[Original caption] A Begging Fakir.
Gokteik Viaduct was constructed by the Pennsylvania Steel Company in the Shan state of Upper Burma. This bridge is 320 feet in height and 2,250 feet in length and consists of ten spans.
A later "Greetings from" postcard printed by premiere British publisher Beagles on behalf of a Rawalpindi-based publisher who would have sold this to British troops in cantonments like Rawalpindi, in this case members of the Royal Garrison Artillery
[Original caption] Dhurmtollah Musjid. One of the busiest localities of Calcutta. It is noticeable that in Dhurmtollah Lane, the names on the shops and offices are all native names while close by in Dhurmtollah Street they are chiefly European.
A colonial offering, on a rare lithographic card, both obsequious and a caricature of the snotty memsahib.
[Original caption] Want to Fight for England. Members of the Indian native regiments are clamoring to fight for England. Our photo shows the Indian native cavalry. [end]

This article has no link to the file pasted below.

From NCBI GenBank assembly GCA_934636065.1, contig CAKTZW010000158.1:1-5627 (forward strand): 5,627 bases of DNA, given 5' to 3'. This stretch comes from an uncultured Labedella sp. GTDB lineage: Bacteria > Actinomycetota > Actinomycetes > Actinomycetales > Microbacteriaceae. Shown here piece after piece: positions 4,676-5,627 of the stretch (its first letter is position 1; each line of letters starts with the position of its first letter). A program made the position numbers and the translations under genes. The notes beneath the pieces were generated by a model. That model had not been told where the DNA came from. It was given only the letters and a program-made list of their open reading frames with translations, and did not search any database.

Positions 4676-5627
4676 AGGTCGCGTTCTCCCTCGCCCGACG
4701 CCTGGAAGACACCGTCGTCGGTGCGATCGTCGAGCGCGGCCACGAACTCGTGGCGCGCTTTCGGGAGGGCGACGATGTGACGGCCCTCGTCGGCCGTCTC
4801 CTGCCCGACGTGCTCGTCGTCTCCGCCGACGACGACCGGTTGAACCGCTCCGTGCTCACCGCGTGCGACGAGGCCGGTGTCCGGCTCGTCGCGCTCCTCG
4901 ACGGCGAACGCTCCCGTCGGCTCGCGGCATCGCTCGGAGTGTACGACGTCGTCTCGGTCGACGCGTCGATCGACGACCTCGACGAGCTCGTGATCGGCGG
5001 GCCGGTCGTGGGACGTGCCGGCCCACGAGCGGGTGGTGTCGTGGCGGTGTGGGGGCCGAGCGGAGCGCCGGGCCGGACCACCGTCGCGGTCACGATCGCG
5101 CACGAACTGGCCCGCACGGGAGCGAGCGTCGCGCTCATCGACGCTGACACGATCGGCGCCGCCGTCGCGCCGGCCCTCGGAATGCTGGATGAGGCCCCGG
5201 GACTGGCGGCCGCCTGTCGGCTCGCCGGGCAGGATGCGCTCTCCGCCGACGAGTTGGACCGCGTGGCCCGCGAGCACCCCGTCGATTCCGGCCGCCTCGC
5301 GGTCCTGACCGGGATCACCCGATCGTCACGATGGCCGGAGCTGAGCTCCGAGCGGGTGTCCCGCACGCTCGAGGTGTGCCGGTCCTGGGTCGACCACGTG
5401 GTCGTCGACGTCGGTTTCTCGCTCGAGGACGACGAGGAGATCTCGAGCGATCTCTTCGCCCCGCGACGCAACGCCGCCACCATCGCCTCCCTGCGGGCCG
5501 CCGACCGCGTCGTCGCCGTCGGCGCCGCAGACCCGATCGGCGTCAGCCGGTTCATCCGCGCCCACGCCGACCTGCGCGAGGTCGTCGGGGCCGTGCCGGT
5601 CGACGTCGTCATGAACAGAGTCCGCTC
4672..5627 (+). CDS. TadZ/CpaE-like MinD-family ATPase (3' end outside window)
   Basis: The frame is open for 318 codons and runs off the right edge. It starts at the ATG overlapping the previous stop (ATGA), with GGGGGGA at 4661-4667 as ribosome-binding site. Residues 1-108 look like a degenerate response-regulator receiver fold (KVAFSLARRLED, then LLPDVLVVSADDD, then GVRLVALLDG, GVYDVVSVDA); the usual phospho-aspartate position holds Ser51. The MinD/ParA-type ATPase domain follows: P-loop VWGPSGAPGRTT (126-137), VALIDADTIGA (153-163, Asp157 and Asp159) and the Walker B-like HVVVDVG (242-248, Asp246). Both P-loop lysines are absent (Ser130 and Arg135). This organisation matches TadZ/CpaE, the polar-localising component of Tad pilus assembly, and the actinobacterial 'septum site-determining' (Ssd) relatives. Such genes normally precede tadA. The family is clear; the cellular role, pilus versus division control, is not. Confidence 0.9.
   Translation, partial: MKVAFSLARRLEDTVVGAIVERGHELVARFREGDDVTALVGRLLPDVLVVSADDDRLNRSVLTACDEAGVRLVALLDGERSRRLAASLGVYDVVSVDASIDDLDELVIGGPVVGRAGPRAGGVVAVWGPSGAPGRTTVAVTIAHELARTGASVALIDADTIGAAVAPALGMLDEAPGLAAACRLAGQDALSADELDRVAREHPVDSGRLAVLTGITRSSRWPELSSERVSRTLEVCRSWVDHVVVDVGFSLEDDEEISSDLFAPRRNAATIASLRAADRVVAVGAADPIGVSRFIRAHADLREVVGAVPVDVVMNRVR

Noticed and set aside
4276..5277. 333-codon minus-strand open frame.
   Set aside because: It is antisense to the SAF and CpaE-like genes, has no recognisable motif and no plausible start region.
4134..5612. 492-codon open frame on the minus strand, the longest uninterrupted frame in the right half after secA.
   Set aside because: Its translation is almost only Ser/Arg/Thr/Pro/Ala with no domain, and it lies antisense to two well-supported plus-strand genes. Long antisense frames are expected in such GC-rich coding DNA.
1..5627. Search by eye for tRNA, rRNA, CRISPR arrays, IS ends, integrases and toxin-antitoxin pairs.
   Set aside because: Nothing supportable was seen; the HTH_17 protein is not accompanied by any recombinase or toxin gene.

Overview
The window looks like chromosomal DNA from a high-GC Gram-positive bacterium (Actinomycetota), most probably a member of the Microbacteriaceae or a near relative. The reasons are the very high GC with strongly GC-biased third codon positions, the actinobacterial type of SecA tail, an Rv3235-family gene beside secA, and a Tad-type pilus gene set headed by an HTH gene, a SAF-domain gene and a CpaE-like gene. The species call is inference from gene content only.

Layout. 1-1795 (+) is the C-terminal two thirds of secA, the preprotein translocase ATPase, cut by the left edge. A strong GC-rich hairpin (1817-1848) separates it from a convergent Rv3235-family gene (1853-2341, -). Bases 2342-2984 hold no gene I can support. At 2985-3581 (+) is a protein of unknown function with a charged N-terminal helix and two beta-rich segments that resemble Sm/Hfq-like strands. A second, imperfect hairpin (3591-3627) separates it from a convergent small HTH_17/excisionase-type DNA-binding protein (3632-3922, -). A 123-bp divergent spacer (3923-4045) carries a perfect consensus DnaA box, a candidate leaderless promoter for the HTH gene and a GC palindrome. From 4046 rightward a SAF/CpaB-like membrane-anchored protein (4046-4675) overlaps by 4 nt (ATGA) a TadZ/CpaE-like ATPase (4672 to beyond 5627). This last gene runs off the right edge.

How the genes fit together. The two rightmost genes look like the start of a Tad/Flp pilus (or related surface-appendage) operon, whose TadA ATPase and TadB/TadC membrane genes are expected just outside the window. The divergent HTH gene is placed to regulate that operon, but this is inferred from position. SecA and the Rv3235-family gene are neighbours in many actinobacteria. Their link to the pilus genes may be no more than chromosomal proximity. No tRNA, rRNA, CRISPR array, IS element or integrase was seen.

The International News Service was founded by William Randolph Hearst, the U.S.
[Original caption] A member of the ancient Hindu fighting race which flourished and conquered mainly in Western and Northern India in the twelfth century. [end]
"It was curious, for example, to hear us spoken of as ‘the Monkey People’," wrote longtime Punjab I.C.S. Officer Sir Malcolm Darling in his memoir. He continued:
"Nor was it altogether palatable to be told by a highly educated Brahmin—‘you (that is,
A World War I recruiting postcard for the British-Indian Army.
[Recto, Translated from Gujarati-Bohri dialect] “You are our cause of existence. You symbolize and make us aware of our truthful rights.